A 26-year-old who grew up in Leamington is attempting to become the first disabled person in the world to reach Everest Base Camp (EBC) on horseback.
Max Stainton, who suffers from Cerebral Palsy, has set up the Riding Everest project to challenge perceptions of disabled people and to raise funds for the Riding for the Disabled Association’s (RDA’s) new National Training Centre in Shrewley, near Warwick.
Max, who grew up in Leamington, was born with Cerebral Palsy as the result of complications at birth and the condition means he needs support in every aspect of his daily life.
Max attended RDA’s centre in Stratford from age five until he went to university.
He recently moved to London to pursue a career in finance and he currently works for Russell Investments in Mayfair.
RDA is a charity that provides therapy to around 25,000 children and adults with disabilities through horse riding all over the UK.
There are 500 RDA groups in the UK. The RDA centre in Shrewley will be become the new national headquarters as well as a national training centre.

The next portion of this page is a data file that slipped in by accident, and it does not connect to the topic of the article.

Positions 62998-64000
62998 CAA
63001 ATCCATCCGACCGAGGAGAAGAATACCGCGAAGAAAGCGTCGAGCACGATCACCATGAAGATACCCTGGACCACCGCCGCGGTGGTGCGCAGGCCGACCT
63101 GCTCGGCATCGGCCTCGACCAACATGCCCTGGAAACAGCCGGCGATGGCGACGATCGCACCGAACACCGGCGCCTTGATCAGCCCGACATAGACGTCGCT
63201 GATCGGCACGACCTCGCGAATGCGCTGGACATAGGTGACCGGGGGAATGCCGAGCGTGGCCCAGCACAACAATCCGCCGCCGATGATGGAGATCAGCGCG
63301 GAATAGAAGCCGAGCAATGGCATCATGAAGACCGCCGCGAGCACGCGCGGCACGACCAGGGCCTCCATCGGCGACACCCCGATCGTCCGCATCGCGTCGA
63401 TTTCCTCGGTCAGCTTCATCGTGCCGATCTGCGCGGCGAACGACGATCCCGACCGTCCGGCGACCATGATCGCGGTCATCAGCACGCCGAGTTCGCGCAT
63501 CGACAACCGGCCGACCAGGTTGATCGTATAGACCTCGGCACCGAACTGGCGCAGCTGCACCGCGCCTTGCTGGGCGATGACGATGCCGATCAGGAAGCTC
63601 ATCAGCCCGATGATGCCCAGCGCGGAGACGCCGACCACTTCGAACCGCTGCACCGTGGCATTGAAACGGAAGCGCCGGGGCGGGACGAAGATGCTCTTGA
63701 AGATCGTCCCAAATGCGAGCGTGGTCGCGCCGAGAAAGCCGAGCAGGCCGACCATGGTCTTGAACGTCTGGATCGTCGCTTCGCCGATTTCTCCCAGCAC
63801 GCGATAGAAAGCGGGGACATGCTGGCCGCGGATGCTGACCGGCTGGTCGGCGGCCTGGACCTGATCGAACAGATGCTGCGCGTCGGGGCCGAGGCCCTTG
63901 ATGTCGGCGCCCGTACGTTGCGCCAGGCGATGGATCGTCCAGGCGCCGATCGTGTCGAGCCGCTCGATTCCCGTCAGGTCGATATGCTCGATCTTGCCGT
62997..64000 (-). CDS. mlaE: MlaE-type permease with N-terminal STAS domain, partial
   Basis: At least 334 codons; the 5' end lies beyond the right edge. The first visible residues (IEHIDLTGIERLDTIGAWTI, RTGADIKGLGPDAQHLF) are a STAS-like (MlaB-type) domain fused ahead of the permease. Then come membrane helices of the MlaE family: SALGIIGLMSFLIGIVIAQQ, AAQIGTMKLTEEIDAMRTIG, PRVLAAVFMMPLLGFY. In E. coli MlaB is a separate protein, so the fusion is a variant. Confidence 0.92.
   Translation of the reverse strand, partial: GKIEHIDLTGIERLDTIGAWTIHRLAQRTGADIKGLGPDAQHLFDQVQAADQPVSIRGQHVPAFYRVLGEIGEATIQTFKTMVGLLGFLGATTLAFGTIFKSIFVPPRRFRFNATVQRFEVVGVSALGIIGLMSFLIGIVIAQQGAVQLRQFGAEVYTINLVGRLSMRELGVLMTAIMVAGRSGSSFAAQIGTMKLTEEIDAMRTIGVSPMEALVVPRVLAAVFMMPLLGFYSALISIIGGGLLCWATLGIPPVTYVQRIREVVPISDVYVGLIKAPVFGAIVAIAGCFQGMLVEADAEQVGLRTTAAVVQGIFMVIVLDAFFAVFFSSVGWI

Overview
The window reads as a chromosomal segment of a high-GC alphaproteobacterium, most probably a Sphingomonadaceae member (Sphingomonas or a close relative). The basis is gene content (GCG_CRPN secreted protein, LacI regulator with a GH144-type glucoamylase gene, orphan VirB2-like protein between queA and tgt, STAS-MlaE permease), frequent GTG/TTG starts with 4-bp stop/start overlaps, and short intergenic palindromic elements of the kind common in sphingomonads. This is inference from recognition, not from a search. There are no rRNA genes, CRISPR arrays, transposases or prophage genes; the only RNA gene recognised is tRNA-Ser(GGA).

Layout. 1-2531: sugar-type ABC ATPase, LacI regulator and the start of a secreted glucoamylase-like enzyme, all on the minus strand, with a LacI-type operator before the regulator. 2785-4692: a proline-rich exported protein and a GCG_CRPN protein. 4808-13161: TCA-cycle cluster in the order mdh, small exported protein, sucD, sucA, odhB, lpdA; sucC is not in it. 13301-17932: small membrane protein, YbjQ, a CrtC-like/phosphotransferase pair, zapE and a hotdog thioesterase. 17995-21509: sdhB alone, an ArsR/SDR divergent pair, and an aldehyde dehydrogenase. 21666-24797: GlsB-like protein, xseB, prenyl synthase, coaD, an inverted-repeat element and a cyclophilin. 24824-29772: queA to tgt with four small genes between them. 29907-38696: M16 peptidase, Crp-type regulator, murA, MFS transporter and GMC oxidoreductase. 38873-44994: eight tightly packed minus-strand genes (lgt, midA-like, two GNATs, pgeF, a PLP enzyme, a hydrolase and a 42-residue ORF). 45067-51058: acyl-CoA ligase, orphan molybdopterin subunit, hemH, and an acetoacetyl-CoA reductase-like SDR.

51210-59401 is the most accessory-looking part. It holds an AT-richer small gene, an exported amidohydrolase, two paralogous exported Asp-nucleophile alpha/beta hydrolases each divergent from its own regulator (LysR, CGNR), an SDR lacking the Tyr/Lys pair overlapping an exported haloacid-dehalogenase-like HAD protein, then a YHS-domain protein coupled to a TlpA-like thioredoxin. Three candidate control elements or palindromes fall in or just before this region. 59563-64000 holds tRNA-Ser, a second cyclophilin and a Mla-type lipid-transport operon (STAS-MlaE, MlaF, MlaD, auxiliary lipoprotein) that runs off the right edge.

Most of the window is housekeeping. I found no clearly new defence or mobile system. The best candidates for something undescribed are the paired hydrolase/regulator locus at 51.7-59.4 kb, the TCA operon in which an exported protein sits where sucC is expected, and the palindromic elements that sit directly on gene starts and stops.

Having teamed up with independent travel company, Adventure Alternative, Max and his team will set out on their journey on March, 30 2018 and expect the trek to last 16 days.
Max’s condition makes it difficult for his body to retain heat and he is unable to walk without assistance, so making the trip to the 5km high Base Camp is going to be incredibly challenging.
Giles Newton, project manager for Riding Everest said: “Our goals with Riding Everest are to raise money for RDA and to raise awareness of what people with cerebral palsy can achieve. Here is a guy who is almost 24/7 reliant on other people to live. He is a truly inspirational person and I cannot wait to help him achieve his main goal and get to Everest Base Camp.”
Max said: “As a child, RDA was one of the first consistent therapies I had. It not only provided regular therapy for my condition, but it allowed me to take part in a sport I could participate in and interact with a different set of people and make new friends.
“Riding Everest is going to be really, massively difficult because of my cerebral palsy. Even for an able-bodied person, riding eight hours a day will be incredibly challenging. I’m going to be taking my body to the extreme limits of its endurance.
“We want exciting, dynamic and adventurous people and organisations to join us on this incredible journey, and make it a truly global success.”